BlackBerry Dedrone AtHoc counterdrone

BlackBerry moves into anti-drone technology with Dedrone partnership

BlackBerry, a company known for its failing smartphone business, is now getting into the drone industry. The anti-drone industry, at that.

The Canadian company that rose to fame in the 1990s and 2000s for its smartphones, in June announced a partnership with Dedrone, a counter-drone tech company based in San Francisco, Calif.

The partnership will merge BlackBerry’s AtHoc software into Dedrone products to enable real-time secure alerts when a malicious or unauthorized drone is detected in an airspace.

“Drones are one of the many IoT endpoints that add to the growing chaos that security leaders must navigate,” “said Christoph Erdmann, Senior Vice President of Secure Communications, BlackBerry. “We’re excited to partner with Dedrone to offer a critical solution.”

How Blackberry found itself in the (anti) drone industry

As its smartphone business began waning — largely in light of the iPhone’s success — BlackBerry pivoted to become an enterprise software and services company. As part of that transition, BlackBerry acquired a number of software and services companies including the 2015 acquisition of AtHoc.

AtHoc BlackBerry drone emergency notification alerts
Image courtesy of BlackBerry

AtHoc is a crisis communications software platform that enables people, devices and organizations to exchange critical information in real time during business continuity and life safety operations through mobile devices, desktops, digital displays, radios, IP phones, sirens, fire panels and speakers to facilitate collaboration and enhance situational awareness. 

And now, AtHoc will be able to provide alerts when drones are in the area.

“When an unauthorized drone enters restricted airspace…BlackBerry AtHoc’s advanced alerting capabilities combined with Dedrone’s drone detection technology, enable our customers to react precisely and in time to control the situation,” said Aaditya Devarakonda, Dedrone’s President and Chief Business Officer.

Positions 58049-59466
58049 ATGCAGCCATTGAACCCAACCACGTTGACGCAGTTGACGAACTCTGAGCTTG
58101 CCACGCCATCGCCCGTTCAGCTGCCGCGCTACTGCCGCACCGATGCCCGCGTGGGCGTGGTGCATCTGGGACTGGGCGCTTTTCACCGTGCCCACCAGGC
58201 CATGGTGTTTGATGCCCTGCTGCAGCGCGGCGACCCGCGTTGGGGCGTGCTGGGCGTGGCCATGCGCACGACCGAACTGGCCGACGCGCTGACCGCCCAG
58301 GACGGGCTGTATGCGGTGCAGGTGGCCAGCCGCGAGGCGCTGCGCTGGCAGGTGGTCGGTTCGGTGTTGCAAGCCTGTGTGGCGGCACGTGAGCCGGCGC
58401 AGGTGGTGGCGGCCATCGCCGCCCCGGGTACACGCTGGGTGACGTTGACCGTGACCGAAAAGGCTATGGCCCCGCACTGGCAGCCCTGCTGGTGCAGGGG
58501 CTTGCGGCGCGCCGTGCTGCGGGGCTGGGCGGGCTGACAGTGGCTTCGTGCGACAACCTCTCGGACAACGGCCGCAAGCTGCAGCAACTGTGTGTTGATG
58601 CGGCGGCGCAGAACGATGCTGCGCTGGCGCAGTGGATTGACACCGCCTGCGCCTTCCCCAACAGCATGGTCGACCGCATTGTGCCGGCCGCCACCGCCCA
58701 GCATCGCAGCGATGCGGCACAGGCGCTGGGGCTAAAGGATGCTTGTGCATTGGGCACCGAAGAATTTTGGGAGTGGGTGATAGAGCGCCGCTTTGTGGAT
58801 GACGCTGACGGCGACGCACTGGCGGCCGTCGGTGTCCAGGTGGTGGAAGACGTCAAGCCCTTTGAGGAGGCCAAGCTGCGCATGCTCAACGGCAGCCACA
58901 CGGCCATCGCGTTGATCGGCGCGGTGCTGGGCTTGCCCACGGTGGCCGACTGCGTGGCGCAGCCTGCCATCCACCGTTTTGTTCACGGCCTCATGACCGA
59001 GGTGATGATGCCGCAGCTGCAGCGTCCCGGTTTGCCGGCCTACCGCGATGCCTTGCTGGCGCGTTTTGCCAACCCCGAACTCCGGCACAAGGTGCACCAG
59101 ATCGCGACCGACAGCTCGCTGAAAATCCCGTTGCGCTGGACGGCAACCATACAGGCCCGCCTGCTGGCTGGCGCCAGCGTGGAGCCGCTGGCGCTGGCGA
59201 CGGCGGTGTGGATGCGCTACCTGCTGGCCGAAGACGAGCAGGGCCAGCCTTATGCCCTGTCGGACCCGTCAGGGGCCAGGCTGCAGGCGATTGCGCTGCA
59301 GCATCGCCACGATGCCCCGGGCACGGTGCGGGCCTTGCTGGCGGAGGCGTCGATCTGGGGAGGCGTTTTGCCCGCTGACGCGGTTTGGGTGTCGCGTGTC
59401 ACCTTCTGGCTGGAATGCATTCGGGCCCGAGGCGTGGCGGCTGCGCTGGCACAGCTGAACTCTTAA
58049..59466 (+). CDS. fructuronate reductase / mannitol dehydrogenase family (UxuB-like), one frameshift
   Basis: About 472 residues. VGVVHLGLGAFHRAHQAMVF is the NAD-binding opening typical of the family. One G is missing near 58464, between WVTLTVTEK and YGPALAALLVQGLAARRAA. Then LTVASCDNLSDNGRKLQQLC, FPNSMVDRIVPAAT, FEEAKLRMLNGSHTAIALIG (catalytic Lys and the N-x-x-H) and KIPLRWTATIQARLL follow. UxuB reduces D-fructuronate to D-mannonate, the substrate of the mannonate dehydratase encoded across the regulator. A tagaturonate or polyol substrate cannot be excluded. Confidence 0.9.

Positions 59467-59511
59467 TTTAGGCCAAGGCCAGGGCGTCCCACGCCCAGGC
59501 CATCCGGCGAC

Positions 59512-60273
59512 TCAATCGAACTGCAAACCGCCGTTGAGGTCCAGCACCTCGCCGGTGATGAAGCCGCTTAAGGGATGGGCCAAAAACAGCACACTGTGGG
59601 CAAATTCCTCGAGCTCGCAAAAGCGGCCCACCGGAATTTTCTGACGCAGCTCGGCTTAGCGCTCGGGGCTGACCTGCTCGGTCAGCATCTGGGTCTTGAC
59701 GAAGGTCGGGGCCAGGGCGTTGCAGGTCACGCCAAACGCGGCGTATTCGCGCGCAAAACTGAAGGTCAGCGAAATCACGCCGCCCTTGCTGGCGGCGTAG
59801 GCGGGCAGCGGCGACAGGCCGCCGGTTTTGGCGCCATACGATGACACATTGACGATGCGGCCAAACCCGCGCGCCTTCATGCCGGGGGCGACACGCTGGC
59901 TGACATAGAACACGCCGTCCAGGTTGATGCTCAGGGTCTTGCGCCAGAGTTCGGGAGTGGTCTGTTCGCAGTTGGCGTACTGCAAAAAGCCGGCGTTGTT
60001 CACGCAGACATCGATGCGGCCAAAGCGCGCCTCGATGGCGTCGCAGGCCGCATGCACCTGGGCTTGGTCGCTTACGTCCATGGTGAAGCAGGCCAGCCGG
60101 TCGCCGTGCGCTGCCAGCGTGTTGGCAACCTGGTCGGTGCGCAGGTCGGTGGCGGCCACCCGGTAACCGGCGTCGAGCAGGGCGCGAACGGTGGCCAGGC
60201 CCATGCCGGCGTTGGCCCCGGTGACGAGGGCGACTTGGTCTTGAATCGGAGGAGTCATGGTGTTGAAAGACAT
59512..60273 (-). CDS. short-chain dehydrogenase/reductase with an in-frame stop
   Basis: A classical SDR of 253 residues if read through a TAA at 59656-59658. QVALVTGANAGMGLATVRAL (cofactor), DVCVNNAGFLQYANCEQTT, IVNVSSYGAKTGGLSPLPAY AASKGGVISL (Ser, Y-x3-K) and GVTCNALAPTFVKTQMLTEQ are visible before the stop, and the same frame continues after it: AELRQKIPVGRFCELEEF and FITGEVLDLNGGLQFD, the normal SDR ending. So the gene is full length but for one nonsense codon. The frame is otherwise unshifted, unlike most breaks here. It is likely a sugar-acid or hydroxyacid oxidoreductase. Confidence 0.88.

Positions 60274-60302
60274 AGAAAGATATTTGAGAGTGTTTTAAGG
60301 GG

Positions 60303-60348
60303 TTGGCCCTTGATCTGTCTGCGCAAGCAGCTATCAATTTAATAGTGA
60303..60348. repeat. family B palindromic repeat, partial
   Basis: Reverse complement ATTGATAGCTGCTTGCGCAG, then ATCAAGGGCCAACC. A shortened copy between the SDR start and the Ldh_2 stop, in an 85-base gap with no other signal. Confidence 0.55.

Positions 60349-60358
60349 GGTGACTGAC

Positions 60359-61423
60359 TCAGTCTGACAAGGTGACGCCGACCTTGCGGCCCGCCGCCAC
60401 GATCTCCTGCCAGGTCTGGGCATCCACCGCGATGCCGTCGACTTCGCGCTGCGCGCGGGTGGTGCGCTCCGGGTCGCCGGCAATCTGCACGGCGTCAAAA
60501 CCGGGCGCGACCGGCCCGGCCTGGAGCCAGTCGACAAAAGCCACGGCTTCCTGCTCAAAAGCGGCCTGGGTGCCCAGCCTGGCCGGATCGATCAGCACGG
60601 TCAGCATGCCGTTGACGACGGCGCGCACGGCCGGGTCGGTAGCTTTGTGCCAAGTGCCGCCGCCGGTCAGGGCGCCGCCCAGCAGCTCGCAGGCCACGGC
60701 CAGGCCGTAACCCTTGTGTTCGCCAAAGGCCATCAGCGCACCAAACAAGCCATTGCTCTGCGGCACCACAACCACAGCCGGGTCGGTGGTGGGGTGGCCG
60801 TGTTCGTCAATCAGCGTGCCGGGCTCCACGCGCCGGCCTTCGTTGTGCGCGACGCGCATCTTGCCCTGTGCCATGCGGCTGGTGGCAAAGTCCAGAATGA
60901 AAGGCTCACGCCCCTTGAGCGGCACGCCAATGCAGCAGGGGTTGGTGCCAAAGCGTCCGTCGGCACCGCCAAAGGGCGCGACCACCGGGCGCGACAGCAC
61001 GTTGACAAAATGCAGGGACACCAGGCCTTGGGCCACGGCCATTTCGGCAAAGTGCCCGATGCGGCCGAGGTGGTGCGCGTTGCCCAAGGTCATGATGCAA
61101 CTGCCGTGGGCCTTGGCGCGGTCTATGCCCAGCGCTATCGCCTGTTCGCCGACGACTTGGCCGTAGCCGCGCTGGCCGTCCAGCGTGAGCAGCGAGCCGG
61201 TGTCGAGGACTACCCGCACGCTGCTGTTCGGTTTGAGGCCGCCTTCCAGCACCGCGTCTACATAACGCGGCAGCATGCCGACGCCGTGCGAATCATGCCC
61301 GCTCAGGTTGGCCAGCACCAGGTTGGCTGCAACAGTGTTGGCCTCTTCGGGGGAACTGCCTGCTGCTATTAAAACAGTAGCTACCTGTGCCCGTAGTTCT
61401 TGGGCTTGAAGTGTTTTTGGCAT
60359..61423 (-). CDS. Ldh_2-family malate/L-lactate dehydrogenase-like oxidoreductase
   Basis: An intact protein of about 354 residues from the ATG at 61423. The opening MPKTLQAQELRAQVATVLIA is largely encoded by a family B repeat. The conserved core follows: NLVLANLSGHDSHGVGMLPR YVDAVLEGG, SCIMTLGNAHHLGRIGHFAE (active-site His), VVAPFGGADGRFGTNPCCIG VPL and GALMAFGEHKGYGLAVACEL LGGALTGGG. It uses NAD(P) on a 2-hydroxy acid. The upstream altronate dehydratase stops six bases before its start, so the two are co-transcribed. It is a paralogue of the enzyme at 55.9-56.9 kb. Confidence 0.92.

The alerts will display information gathered by Dedrone’s technology, which uses machine-learning software plus hardware sensors and electronic attack methods like smart jamming, and defeat weapons to detect (presumably unwanted) drones in the area.

What is Dedrone?

Dedrone, which was founded in 2014, works with customers including the U.S. military, allied and coalition forces, correctional facilities and airports. They also work with operators of major events like the PGA tour team to prevent rogue drones flying over the golf course. Late last year, Dedrone launched DroneTracker 4.1, a software platform that can detect drones by way of sensor fusion technology that enables PTZ cameras to automatically verify radar detection data. It’s capable of recognizing and classifying RF, WiFi, and non-WiFi drones so security providers can detect drones in their area and then independently decide a course of action for how to confront the rogue drone or its operator.

Dedrone hardware PTZ camera Radar Jammer RF sensors
Dedrone’s hardware products

Dedrone also creates a product called Dedrone Defense, which provides anti-drone services for U.S. federal agencies, including the Department of Defense. The U.S. government also uses Dedrone hardware called DroneDefender, which uses radio control frequency disruption and is a lightweight, point-and-shoot system with a demonstrated range of 400 meters.

What the BlackBerry partnership means

By partnering with BlackBerry’s AtHoc technology, Dedrone customers now have access to more granular alerting functionality, such as the ability to created automate, highly targeted alerts based on a range of criteria, including flight zones, drone behavior, and user groups. Dedrone says that can allow customers to have “a more efficient, focused response to the presence of an unauthorized drone.”

BlackBerry, which is based in Waterloo, Ontario, is increasingly pivoting to software, as indicated by the Dedrone news. Software and services revenue accounted for 99% of its top line last quarter, up from 96% a year earlier.

Still, BlackBerry has had a rough go. BlackBerry shares are down 15% year-to-date and are down 31% over the past 12 months at a time when the broader market is on a hot streak. The S&P 500 — while down slightly at just 1% year-to-date — is up 11% over the past 12 months.

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